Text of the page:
When Blice Edwards did the mural in the Johnson Boardroom in Robertson Hall, they painted directly on the walls. For the Wildman Room, the technique Edwards is using is called marouflage, which means painted on canvas and hung on the wall. When the murals are done, he and others will coat the walls in the room with wallpaper glue and unroll the canvases.

Edwards said he hopes people who see his work “will be enlightened in Butler history and learn a little bit about the lives and the stories of those people who made Butler University what it is today.”

Media contact:
Marc Allan
mallan@butler.edu
317-940-9822

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Irwin Library Introduces Several Changes This Fall

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PUBLISHED ON Aug 19 2014

The Irwin Library faculty and staff will hold an open house on Tuesday, August 26, from 2:00 to 5:30 p.m. to show off several changes in the facility this fall, including added study space, collaborative workstations, and a new catalog that allows a worldwide search for materials.

 

Associate Dean of the Libraries Sally Neal shows Butler student Michael Boyd the new Information Commons desk.
Associate Dean of the Libraries Sally Neal shows Butler sophomore Michael Boyd the new Information Commons desk.

 

Dean of the Libraries Julie Miller said the updates are part of the changing role of the academic library. Where libraries used to be largely about the circulation of books and periodicals, they are increasingly becoming a place for collaboration. 

“A big part of what librarians are doing now is helping faculty and students to navigate the changing information landscape,” she said. “Especially in the area of how to evaluate the information that’s out there to see whether it’s the information you need. Does it meet the criteria for being useful information? And, if you’re not finding the useful information, how to be better at searching for it. And also how to contribute to the information landscape in an ethical way.”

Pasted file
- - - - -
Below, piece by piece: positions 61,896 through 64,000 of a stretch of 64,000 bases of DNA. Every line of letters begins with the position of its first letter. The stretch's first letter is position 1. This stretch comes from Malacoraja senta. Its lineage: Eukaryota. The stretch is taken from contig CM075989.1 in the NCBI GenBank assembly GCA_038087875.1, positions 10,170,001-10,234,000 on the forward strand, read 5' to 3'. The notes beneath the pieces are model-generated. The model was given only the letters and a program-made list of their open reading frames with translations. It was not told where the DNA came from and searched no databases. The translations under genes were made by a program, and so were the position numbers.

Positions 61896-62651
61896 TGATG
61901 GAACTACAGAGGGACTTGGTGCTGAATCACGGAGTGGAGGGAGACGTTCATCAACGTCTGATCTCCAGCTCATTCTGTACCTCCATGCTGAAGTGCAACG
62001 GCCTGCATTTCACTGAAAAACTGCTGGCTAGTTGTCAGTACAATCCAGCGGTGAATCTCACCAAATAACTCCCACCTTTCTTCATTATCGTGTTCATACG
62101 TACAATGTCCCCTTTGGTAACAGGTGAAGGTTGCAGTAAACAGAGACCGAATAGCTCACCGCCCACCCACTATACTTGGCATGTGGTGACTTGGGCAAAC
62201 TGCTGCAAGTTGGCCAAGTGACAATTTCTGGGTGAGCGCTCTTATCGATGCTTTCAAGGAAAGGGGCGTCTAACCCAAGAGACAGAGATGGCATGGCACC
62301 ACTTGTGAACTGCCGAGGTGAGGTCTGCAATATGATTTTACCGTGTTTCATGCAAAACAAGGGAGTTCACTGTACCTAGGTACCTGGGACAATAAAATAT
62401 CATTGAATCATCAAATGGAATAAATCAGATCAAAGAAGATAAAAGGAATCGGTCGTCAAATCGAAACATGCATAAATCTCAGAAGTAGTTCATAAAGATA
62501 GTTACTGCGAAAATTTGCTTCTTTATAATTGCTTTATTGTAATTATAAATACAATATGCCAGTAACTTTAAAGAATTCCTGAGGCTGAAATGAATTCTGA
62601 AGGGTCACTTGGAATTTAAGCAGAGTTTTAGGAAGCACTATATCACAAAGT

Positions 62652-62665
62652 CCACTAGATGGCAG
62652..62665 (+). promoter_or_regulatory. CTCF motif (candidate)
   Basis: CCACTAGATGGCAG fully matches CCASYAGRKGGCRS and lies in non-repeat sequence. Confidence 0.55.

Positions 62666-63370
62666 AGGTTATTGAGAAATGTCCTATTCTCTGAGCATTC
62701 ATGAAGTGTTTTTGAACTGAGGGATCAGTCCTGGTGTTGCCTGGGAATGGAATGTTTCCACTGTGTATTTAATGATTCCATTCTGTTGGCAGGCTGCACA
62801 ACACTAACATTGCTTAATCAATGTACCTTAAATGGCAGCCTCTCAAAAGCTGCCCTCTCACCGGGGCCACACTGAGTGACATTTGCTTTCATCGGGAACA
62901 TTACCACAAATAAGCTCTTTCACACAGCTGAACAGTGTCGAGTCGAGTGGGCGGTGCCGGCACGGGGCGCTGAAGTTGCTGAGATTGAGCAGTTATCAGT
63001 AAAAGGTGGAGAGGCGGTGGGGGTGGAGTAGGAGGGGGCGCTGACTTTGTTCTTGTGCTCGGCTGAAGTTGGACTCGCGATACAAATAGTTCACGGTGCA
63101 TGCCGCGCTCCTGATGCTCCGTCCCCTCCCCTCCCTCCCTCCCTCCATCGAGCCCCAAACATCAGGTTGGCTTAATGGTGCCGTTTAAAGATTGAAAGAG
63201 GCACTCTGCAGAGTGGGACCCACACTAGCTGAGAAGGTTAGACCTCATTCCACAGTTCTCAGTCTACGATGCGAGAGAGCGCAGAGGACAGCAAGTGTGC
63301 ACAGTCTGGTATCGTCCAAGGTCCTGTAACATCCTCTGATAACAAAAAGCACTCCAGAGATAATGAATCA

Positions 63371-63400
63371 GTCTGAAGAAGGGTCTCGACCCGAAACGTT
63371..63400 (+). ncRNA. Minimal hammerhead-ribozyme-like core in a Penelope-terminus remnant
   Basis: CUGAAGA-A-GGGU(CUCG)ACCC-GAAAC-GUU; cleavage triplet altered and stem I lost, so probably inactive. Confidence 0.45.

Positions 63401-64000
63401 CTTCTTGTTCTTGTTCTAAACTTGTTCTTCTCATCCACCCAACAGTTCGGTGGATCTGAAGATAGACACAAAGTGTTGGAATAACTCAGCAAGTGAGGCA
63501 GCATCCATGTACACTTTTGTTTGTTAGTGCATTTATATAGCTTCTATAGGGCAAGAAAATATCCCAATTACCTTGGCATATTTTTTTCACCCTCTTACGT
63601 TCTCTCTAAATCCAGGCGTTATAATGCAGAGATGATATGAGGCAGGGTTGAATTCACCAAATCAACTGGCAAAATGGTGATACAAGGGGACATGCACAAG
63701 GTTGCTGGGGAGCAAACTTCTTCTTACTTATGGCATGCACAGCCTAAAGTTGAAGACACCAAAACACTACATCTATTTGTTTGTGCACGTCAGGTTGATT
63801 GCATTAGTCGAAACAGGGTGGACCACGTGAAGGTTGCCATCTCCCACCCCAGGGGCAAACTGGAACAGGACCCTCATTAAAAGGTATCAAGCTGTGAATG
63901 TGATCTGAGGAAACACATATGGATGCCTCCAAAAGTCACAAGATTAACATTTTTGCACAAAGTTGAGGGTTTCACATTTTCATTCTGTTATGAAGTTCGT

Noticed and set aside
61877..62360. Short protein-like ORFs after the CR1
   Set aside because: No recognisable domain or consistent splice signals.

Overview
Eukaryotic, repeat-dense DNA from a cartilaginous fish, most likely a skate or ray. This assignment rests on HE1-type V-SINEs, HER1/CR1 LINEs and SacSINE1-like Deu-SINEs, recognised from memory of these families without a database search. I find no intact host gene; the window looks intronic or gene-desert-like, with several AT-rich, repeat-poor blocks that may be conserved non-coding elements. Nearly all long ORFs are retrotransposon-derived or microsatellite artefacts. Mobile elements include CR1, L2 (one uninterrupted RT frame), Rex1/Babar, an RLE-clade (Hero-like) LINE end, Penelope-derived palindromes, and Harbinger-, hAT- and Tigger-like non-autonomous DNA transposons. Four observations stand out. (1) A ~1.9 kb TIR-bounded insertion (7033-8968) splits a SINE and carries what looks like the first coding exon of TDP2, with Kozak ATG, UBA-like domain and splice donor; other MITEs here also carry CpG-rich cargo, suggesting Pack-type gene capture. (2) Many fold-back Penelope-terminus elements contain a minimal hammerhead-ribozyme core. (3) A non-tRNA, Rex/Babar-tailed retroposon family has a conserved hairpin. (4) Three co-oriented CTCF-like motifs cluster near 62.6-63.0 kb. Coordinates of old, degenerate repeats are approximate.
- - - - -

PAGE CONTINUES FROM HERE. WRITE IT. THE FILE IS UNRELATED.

Among the changes in Irwin Library:

-The former circulation desk area is being turned into study space. The circulation desk will be merged with the information commons desk, where students can get research assistance. The desk has moved to the northeast side of the first floor.

-Several additions will be made to the computer area on the first floor, including two media workstations that have video and audio editing capability and two collaborative workstations. The latter have large, flat-panel monitors that let users attach different devices and work together on files projected on the monitor. “It’s wonderful for people who like to co-author because it gives you a nice way to look at what you’re working on together,” Miller said.

-The library has switched to a new management system called WorldCat Discovery that gives anyone searching the Butler catalog access to WorldCat’s worldwide library holdings. (For additional information, consult the WorldCat Discovery LibGuide.)

-The music reference collection, previously on the first floor, has moved to the second floor, and Music Librarian Sheri Stormes has moved to Irwin Library, room 130, in the southeast quadrant of the first floor.